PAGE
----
David J. Slutsky

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3475 Torrance Blvd., Ste F
Torrance, CA 90503

Appointments: 310.792.1809
Fax: 310.792.1811

Office hours: M-F, 9am – 5 pm

Worker’s compensation, Medicare and most insurance plans accepted.

In September 2008, we will be moving to a beautiful new 4,400 sq ft, state of the art dedicated hand center located at 2808 Columbia Ave in Torrance, CA., which will feature onsite nerve conduction studies, occupational hand therapy and digital x-ray.



Carpal tunnel syndrome (CTS) has been termed "the disease of the 90's"! The clinical stigmata of the syndrome were described as early as 1863 but it really was not widely recognized until the 1950's. The symptoms are due to acute or more commonly, chronic pressure on one of the 3 major nerves supplying the palm of the hand, i.e. the median nerve. The median nerve becomes well defined in the upper arm, and after passing underneath and supplying the forearm muscles that are responsible for finger flexion, it then passes underneath a thick ligament at the wrist level, the carpal transverse ligament. This ligament forms the roof of a natural canal or "tunnel", with the sides and floor of this tunnel being formed by the bones of the wrist. The canal also contains 9 flexor tendons. Because of this arrangement any disorder that diminishes the size of this space, will increase the pressure in the carpal tunnel. This can arise from a decrease in the physical size of the tunnel such as occurs with a dislocated wrist bone, or any increase in the size of the contents such as a tumor or thickening of the tenosynovium or “lining” of the finger flexor tendons, which is the most common cause of CTS. This increase in pressure within the carpal canal interferes with the median nerve blood supply which gradually leads to a slowing of the nerve impulse conduction. This is manifested as finger numbness. When the pressure on the nerve is relieved it is followed by a "tingling" feeling as the nerve function returns. An analogy to this situation would be the example of having your foot fall asleep after sitting for a long time in a movie theater. Once you shift position the feeling in your foot first returns with an uncomfortable "pins and needles" feeling, which is then followed by normal sensation. Historically, CTS has occurred most frequently in women between 30-50 years of age. The female to male ratio often quoted is 3:1.

The most common complaint is intermittent numbness in the thumb, index or long fingers. Tingling and finger and/or volar wrist pain are frequently also present. Many people first note symptoms at night, when they are awakened from sleep by a tingling discomfort in their fingers, often described as "pins and needles." This predilection for night-time symptoms has been ascribed to sleeping in the fetal position with wrists flexed, to direct pressure on the wrists by the head, and to changes in total body fluid distribution resulting from lying horizontally. All of these factors lead to increased pressure on the median nerve in the carpal canal. For unclear reasons, the discomfort is often relieved by shaking the hand or hanging it in a dependent position.In contrast to night symptoms, many will note the onset of symptoms at work or while performing repetitive tasks. Activities such as repeated fist clenching or prolonged gripping, as in grasping a steering wheel, the handle of a tool or a tennis racquet will initiate the symptoms while cessation of such activities brings relief. Presenting symptoms of shoulder pain or upper arm pain can occur, and migration of pain from the area of the wrist toward the upper forearm and elbow are relatively common.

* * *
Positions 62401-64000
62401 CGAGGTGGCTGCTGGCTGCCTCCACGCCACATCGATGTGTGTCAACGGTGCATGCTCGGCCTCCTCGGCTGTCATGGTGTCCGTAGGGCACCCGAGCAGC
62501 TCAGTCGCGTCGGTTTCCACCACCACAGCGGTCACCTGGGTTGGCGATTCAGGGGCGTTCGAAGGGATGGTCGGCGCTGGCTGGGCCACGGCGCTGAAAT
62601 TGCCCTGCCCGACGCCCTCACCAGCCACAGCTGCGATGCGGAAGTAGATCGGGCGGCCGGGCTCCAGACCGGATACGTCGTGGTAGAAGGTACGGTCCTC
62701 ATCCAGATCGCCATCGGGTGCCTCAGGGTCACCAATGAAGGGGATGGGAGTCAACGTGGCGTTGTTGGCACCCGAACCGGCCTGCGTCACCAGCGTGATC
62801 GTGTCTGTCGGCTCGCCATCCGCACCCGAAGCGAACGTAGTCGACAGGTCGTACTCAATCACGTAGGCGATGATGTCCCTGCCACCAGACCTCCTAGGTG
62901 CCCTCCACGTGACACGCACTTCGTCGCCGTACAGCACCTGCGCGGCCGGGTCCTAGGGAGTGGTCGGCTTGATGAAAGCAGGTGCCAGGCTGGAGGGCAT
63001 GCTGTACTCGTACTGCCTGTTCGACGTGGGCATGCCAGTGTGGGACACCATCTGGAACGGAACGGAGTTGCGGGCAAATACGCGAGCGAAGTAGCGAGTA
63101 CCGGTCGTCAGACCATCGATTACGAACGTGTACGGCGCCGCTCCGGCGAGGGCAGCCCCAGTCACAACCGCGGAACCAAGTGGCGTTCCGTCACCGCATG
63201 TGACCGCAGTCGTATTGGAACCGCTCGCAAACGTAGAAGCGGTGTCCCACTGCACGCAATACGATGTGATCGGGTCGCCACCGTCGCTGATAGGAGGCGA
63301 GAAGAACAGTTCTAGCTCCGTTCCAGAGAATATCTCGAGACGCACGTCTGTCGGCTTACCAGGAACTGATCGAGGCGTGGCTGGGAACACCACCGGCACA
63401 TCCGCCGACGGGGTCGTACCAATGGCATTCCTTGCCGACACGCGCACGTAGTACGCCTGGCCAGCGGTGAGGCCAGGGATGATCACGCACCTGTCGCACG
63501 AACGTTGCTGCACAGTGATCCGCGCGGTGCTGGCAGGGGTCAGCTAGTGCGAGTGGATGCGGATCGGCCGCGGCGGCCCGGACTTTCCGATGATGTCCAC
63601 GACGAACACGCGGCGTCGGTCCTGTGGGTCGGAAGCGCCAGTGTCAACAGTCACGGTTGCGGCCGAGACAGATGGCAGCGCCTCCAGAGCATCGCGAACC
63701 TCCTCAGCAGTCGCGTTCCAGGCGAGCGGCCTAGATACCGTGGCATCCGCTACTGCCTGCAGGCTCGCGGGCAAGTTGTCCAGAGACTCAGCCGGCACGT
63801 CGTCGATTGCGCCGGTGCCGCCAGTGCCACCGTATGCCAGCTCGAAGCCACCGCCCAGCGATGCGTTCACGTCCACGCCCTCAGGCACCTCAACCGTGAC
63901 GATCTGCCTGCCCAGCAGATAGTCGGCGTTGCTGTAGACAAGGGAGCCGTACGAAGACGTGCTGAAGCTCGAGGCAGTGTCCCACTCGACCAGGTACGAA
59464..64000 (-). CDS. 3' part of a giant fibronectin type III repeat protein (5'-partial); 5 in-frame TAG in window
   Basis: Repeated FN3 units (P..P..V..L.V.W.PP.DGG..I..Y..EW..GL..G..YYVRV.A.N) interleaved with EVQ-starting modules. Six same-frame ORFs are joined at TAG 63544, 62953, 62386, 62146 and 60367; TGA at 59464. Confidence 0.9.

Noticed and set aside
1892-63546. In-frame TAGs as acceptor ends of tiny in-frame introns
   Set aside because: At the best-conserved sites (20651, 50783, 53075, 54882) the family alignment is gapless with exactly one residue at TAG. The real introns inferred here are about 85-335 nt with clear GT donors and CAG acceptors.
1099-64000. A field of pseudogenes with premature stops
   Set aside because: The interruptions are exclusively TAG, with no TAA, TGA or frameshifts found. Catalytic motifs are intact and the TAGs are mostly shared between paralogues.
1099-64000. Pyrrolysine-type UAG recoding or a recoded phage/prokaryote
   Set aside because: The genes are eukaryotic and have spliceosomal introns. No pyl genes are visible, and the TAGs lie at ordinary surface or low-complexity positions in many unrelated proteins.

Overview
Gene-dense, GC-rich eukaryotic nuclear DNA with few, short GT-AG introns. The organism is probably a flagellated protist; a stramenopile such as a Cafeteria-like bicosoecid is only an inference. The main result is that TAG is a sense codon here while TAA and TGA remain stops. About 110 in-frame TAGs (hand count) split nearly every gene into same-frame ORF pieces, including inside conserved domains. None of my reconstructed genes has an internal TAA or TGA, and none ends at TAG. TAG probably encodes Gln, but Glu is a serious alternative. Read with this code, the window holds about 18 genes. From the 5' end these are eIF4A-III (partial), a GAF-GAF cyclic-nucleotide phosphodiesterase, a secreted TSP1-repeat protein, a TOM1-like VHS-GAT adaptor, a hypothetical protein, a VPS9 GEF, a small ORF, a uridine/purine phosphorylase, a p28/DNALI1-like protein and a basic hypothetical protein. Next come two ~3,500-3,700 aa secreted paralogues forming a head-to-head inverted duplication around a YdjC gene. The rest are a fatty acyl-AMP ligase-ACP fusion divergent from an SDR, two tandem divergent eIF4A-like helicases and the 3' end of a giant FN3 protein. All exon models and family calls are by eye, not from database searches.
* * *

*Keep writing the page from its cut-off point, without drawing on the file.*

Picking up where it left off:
In early CTS, which is of short duration (3-6 months) the symptoms are mostly due to reversible inflammation with edema of the nerve fibers or axons. Treatment at this point can result in immediate cessation of the symptoms. With intermediate compression, the axons lose their insulating covering or myelin, which further slows the nerve conduction. Typically the patient will have frequent symptoms during the day with any gripping activities. Symptoms may persist for weeks following treatment until the axons regenerate the myelin lining. With longstanding nerve compression, the symptoms become constant and are associated with loss of finger sensation and atrophy of the thenar muscles. If left untreated, axons eventually die and will not regenerate even following surgery, which results in permanent nerve dysfunction.

Although the effects of compression on the median nerve are well known, the actual cause of the typical case of CTS is not well understood. In the absence of any of the other causes of nerve compression, the elevated pressure in the carpal canal can only be related to a reduced carpal tunnel volume, possibly due to some thickening of the tissue lining the flexor tendons which are passing through the carpal tunnel. This thickening may be due to repeated mechanical stress on the tendons that occurs with repetitive gripping. CT scans have demonstrated that the carpal tunnel is smaller in women compared with men, which may explain the elevated frequency in women. There is abundant literature refuting the theory that CTS is due to typing. There is no doubt however that performing a repetitive task with the wrist and hand in an awkward position can certainly exacerbate the symptoms.